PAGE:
Thursday, August 22, 2013

My Reflections on the Worst of the Worst- "Under God" 3

Apparently, God saved George Washington through numerous battles, especially the battle near Fort Duquesne in the French and Indian War when Washington had several horses shot out from under him several bullets pass through his coat without causing any harm.
Why did God do this? So that George Washington could become President of the United States, of course. At least, so says the pagan quoted in Under God:
Listen! The Great Spirit protects that man [pointing at Washington], and guides his destinies--he will become the chief of nations, and a people yet unborn will hail him as the founder of a mighty empire. (13)
Did God protect George Washington through first the French and Indian and then the Revolutionary Wars? Of course.
Did God do this so that Washington could become President? Apparently so, since that's what happened.
But should we stop there? To be fair, the authors of Under God do not stop there, they go on to point out that Washington was very grateful to God (though Washington says "Providence" in the citation provided) for his preservation, and that this whole story (including Washington's gratitude) used to be found in American history textbooks.

So what happens if we ask a slightly different set of questions:
 Did God protect Osama bin Laden through the war with the USSR in Afghanistan? Of course.
Did God do this so that Osama bin Laden could become the leader of Al Quaeda? Apparently so, since that's what happened.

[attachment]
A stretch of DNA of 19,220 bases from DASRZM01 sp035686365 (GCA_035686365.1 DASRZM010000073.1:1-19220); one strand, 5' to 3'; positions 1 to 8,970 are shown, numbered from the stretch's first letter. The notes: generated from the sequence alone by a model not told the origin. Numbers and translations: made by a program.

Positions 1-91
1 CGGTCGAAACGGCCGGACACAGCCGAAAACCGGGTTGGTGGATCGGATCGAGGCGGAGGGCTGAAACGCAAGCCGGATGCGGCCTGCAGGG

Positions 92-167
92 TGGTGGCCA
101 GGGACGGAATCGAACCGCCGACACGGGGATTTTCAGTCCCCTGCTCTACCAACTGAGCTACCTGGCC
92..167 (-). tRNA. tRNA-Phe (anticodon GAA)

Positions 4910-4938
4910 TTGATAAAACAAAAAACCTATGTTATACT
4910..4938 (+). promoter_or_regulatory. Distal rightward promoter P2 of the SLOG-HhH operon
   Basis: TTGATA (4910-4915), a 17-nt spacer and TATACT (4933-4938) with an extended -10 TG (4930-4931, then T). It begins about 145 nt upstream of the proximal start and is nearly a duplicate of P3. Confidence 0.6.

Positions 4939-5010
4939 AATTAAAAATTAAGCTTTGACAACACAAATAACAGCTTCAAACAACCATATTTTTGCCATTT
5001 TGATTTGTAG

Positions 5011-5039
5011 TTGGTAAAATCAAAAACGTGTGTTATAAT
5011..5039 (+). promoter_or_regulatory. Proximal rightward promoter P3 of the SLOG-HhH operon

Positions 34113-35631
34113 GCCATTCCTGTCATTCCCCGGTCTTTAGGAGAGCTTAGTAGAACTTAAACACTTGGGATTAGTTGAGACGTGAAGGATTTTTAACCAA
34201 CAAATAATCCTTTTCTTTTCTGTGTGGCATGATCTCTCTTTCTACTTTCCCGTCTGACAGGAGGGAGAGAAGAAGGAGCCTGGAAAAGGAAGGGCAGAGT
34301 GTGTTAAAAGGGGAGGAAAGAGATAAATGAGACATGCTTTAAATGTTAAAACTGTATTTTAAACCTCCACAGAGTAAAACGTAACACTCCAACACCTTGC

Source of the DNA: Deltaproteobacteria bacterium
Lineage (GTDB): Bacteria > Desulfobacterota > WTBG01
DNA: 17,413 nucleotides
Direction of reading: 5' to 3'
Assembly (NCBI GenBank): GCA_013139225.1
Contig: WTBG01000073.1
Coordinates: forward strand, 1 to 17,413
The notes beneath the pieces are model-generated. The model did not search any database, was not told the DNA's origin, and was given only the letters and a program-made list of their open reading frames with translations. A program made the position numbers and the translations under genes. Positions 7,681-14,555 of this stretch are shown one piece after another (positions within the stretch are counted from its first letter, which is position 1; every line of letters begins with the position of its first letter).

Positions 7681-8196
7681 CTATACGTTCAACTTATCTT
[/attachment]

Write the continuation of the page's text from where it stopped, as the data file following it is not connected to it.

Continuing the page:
And I suspect we can assume that bin Laden was likewise quite grateful to God for his preservation, though I suspect that particular side of the story will not be found in American history textbooks for, well, ever.

Hopefully you can see how this view of history quickly becomes very problematic. If we don't have some other way of deciding what matters, we have trouble seeing the difference between George Washington and Osama bin Laden. Fortunately, as Christians we do have another way of deciding what matters.

Let me explain by way of a big-picture view of history. In the Christian perspective, the teleology of history (goal towards which all human events are moving) is the glorification of God in the salvation of His church. This means that every human event that happens in history is being directed by God towards this end. And while we do not necessarily understand how these events exactly bring about that end, we know at least that none of them are ends in themselves. God did not preserve George Washington through the French and Indian War only so that he could be president, He preserved Washington ultimately so that the Gospel would reach those who have been set aside for salvation.

The problem is that we lack the perspective to say more than this on this side of heaven. Because of this lack of perspective, our temptation is to commit idolatry by pointing out what we can see (say the creation of a nation, be it ours or someone else's) and declare that event, person, or action to be God's teleological end. (Some people go so far as to identify this end of history with themselves, but that's perhaps a blog post for another day.) As Christians we must resist this temptation, even when we see others go down that road. We should instead simply confess that we do not understand how every event in history moves towards the salvation of the church, but that we believe it does despite our ignorance.

Someday we will glorify God for his hand at work in history, but it will not be finally for the creation of America. We will praise and glorify God for his creation of a spotless and pure bride from a rebellious whore by means of the blood of Christ. The historical steps to that end are important and should be a source of great delight and interest to Christians, but we should also remember that they are mere steps, and that it's not our place to decide that one step is more important or valuable than another. Such things are best left to God.

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